I have tried, from time to time, to take night time photos of the moon – this has been generally unsuccessful. I’ve done a little bit of reading about how to accomplish this but still my attempts have been lacking, to say the least.
We took a May vacation trip to Maui, our absolute favorite of all the Hawaiian Islands. As is our habit, we stayed at the northwestern edge of West Maui, at a resort located on Napili Bay. called Napili Kai Beach Resort. Serendipitously, we arrived just a day before a full moon. The moon was set to rise in the evening of the next day and set in the early morning of the following day. Realizing this was an excellent opportunity to try shooting the moon once again, I got out of bed in the very dark and early morning, grabbed my tripod and camera bag, and headed out to the beach.
Fair warning: For my friends and readers who are also interested in creating photographic images, the remainder of this blog post will be somewhat tutorial in nature in that I’ll provide some tips on how I accomplished these shots. For those whose interests lie elsewhere, you may want to quickly skim, or even skip, most of the following text and maybe just review the photos (or wait until I post some of them to my CedBennett.Photography website next month).
Even though the light of the moon is a pale reflection of the sun (literally) it is still a very bright object compared to other objects in the night sky. That means that to get a fairly clear and detailed image of the moon at night, you must expose for the bright object that it is, ignoring everything else. The image at the top of this post was taken with a relatively fast shutter speed and a small aperture and although my camera was mounted on a tripod, it could have been hand-held.
To show it as large as I have, after all other post processing, I cropped the image severely (too much, really – the edges of the moon are not crisp and clean). Uncropped (except to place it in the same square format to make the two photos equivalent), it would have looked like the image on the right. How large the moon looks in the image one takes is dependent upon the lens used. This image was captured with a 24-105mm zoom at 105mm). My dSLR [digital Single Lens Reflex] camera has a crop sensor so the apparent focal length is actually closer to 168mm with that lens. How much you can safely crop an image depends more upon the actual size of the original image (generally, the more megabytes the better for that purpose).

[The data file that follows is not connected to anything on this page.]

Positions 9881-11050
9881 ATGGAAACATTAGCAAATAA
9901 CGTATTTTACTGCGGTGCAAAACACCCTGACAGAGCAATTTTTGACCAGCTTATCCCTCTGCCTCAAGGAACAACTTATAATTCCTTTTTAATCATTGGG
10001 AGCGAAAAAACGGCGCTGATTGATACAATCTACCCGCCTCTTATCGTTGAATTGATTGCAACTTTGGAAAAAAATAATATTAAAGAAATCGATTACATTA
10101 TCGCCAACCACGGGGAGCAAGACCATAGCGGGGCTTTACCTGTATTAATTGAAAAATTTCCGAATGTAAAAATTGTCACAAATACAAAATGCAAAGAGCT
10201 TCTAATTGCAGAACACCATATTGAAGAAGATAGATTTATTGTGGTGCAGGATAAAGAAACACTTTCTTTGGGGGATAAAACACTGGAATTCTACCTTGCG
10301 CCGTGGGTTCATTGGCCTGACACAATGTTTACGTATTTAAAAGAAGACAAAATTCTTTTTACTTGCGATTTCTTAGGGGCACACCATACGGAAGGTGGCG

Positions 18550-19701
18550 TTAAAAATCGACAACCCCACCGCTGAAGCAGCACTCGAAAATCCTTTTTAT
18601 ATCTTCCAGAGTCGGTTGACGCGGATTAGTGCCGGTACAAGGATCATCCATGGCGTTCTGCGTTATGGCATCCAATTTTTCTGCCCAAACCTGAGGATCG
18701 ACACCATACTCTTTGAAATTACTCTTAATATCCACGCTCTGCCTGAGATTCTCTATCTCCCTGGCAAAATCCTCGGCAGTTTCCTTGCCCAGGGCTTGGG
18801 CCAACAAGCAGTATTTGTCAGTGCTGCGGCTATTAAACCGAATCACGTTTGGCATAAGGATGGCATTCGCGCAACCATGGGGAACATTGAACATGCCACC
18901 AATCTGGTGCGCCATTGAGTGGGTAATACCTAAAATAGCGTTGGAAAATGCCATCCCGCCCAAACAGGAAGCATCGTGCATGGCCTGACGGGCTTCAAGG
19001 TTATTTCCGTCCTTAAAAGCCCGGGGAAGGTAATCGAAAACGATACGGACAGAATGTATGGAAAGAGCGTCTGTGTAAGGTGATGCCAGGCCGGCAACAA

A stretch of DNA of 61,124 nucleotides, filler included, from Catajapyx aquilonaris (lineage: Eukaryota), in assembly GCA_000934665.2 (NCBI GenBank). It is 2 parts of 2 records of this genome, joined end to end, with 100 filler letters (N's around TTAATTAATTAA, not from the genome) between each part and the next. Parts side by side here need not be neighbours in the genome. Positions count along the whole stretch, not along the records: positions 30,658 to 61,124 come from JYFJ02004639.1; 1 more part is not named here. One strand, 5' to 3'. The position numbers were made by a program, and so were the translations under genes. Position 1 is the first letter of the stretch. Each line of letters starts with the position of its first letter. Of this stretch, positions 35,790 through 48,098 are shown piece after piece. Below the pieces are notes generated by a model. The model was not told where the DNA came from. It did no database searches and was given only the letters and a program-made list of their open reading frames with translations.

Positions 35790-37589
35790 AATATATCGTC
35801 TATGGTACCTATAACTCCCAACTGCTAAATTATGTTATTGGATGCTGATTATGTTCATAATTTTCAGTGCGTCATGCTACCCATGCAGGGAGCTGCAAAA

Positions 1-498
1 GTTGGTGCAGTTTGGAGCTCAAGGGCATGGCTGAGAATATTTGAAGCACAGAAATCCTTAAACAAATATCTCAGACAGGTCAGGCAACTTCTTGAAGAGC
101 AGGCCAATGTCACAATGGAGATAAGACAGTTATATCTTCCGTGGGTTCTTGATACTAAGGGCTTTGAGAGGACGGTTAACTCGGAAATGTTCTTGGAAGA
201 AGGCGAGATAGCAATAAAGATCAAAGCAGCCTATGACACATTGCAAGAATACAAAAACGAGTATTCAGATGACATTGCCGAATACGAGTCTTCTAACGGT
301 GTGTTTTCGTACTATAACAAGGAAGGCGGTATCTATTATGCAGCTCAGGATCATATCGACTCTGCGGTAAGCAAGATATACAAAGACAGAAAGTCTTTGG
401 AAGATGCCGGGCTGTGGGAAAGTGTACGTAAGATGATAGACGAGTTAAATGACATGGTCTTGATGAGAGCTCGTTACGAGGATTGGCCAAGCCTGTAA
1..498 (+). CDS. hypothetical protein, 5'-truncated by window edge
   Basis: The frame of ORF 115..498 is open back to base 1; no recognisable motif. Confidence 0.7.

Here is the first image of the night that I particularly liked. In this capture, I was more interested in showing the relationship of the moon to other elements in the scene like the reflections on the ocean and clouds. I knew it would require a long exposure. The long exposure would
easily solve the problem of capturing those other elements but would also create some new photographic issues.
For one, the moon would end up being very over-exposed, not only losing all surface detail but would “bloom” (tend to glow beyond itself) and light up the immediate surrounding area of the sky. I decided that rather than trying to avoid that using some complex pre- and post-processing techniques, I would feature it by forcing the moon’s image to throw off some rays.
Getting any point light source to show rays is accomplished by stopping down the aperture and shooting directly into the light source*. Getting the image I wanted was accomplished by shooting multiple times varying the shutter speed and aperture and then choosing the one I liked best. I selected this photo because I thought the rays looked most interesting and the (few) star (trails) were short enough to look like points of light (rather than the short lines created because the Earth keeps turning during the exposure).
Once I had the shot I wanted in the camera, I hung around the beach and kept shooting (not always at the sky) until things began to lighten up with the dawn. Then I turned my camera once again toward the moon. These last two images were shot using a longer zoom lens (70-200mm) at 200mm (again because of the crop sensor in the camera, the apparent focal length acts more like 320mm, providing very effective magnification).
In the first of these images, the moon looks larger than the second because I cropped that photo to a square format. These images were shot only 13 minutes apart. During that time the sky continued to get lighter which you can see in the color changes (both images were captured before the sun actually appeared in the sky behind me).
*Note: Getting “rays” from point light sources also requires that the contrast between the light source and its surroundings are fairly extreme (e.g., the background behind the light source should be fairly dark). That’s why those last two shots above which are aimed directly at the moon (and the aperture is certainly small enough to throw off some rays) doesn’t do it. The reason is that tonal value of the moon in those images are quite similar to their surroundings.
The rays are created because the light from the source reflects off the edges of the leaves within the lens which make up the aperture adjustment mechanism and that readily shows up against the darker background. When the light values of the surroundings and the light source are similar, no reflection can be seen. It follows, BTW, that there are always the same number of rays as there are leaves in the lens (in this lens, there are eight).